Genetic causes of mitochondrial complex I deficiency in children
1University of Oulu, Faculty of Medicine, Department of Neurology
2University of Oulu, Faculty of Medicine, Department of Paediatrics
3University of Oulu, Faculty of Medicine, Department of Medical Biochemistry and Molecular Biology
4Oulu University Hospital, Clinical Research Center
5Radboud University Nijmegen Medical Centre, Department of Pediatrics, Nijmegen Centre for Mitochondrial Disorders
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|Persistent link:|| http://urn.fi/urn:isbn:9514282884
|Publish Date:|| 2006-12-22
|Thesis type:||Doctoral Dissertation
|Defence Note:||Academic dissertation to be presented, with the assent of the Faculty of Medicine of the University of Oulu, for public defence in Auditorium 101 A of the Faculty of Medicine (Aapistie 5 A), on January 5th, 2007, at 12 noon
Professor Brian H. Robinson
Doctor Robert W. Taylor
The mitochondrial oxidative phosphorylation system is composed of five multisubunit enzyme complexes. Complex I is the first and largest of these, containing 46 subunits, seven encoded by mitochondrial DNA (mtDNA) and the rest by nuclear DNA. Isolated complex I deficiency is a major cause of metabolic errors in infancy and childhood, presenting as encephalomyopathies or multisystem disorders. Due to the bigenomic origin of complex I, the genetic causes of these defects can be either mitochondrial or nuclear.
The object of the present work was to identify the underlying genetic cause in cases of children with complex I deficiency and to obtain more information on the structurally and functionally important sites of complex I subunits. The complete coding region of mtDNA was analysed by conformation-sensitive gel electrophoresis and subsequent sequencing. In addition, nine nuclear genes encoding conserved subunits of complex I were sequenced. The structural and functional consequences of the new sequence variants were further elucidated using mutagenesis of homologous residue in bacterial NDH-1 or by studying complex I assembly and expression in patient cell lines.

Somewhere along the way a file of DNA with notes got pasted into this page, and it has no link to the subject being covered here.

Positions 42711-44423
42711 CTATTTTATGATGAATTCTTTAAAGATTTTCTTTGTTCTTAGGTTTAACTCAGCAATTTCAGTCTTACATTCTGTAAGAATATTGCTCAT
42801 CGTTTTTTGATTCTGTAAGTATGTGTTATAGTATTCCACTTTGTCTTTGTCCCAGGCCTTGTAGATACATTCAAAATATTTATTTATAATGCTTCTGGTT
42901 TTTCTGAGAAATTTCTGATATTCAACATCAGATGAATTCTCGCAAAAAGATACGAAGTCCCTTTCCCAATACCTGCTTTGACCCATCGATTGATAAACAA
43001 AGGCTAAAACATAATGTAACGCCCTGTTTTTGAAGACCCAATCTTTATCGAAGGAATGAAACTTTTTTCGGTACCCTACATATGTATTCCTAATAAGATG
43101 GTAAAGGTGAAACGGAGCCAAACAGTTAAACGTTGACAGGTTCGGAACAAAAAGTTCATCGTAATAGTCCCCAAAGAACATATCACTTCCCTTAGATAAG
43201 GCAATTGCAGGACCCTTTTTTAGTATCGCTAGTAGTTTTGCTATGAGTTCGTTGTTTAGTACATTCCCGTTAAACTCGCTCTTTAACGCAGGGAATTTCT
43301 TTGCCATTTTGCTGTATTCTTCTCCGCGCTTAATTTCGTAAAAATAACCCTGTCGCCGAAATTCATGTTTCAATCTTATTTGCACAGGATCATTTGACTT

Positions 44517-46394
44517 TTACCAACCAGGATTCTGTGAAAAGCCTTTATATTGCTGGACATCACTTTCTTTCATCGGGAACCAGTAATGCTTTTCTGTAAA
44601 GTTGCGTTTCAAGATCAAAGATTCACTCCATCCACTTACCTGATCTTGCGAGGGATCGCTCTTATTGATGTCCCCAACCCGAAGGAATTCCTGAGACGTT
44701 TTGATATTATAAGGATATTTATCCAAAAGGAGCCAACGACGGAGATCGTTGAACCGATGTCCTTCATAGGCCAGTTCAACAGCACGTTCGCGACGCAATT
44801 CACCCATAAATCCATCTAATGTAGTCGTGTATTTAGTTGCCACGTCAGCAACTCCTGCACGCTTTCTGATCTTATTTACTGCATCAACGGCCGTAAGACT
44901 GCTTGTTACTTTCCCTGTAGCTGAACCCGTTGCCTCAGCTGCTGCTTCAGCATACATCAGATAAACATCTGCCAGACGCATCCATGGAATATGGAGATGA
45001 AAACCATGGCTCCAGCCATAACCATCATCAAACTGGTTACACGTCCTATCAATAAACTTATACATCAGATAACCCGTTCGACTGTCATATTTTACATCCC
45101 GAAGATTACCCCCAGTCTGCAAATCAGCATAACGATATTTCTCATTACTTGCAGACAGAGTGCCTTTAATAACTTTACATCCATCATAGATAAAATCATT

Analysis of the mtDNA coding region in 50 children revealed four definitely pathogenic mutations, 3460G>A, 10191T>C, 11778G>A and 14487T>C, in seven patients. In addition, two novel mtDNA base pair substitutions were identified, 3866T>C in a patient with muscle weakness and short stature and 4681T>C in a patient with Leigh syndrome. The latter mutation causes a Leu71Pro amino acid exchange in the ND2 subunit. Cybrid clones harbouring this mutation retained the complex I defect, and reduced amounts of fully assembled complex I were detected in patient cell lines. The 3866T>C mutation leads to a Ile187Thr amino acid substitution in the ND1 subunit, and functional studies of the homologous amino acid substitution in E. coli showed that this had an effect on the assembly or stability of the NDH-1 holoenzyme. Sequencing of the nine nuclear-encoded complex I genes revealed only one novel base pair substitution with pathogenic potential. Further studies are needed, however, to establish the role of the Arg18Cys substitution in the mitochondrial leading peptide of the TYKY subunit.
The above findings emphasize the contribution of mtDNA mutations to the aetiology of pediatric patients with complex I deficiency. Furthermore, two LHON primary mutations were identified in the present cohort of patients, although the clinical signs differed considerably from the classical symptoms of LHON. This suggests that the phenotype caused by primary LHON mutations is more variable than has so far been thought.
Acta Universitatis Ouluensis. D, Medica
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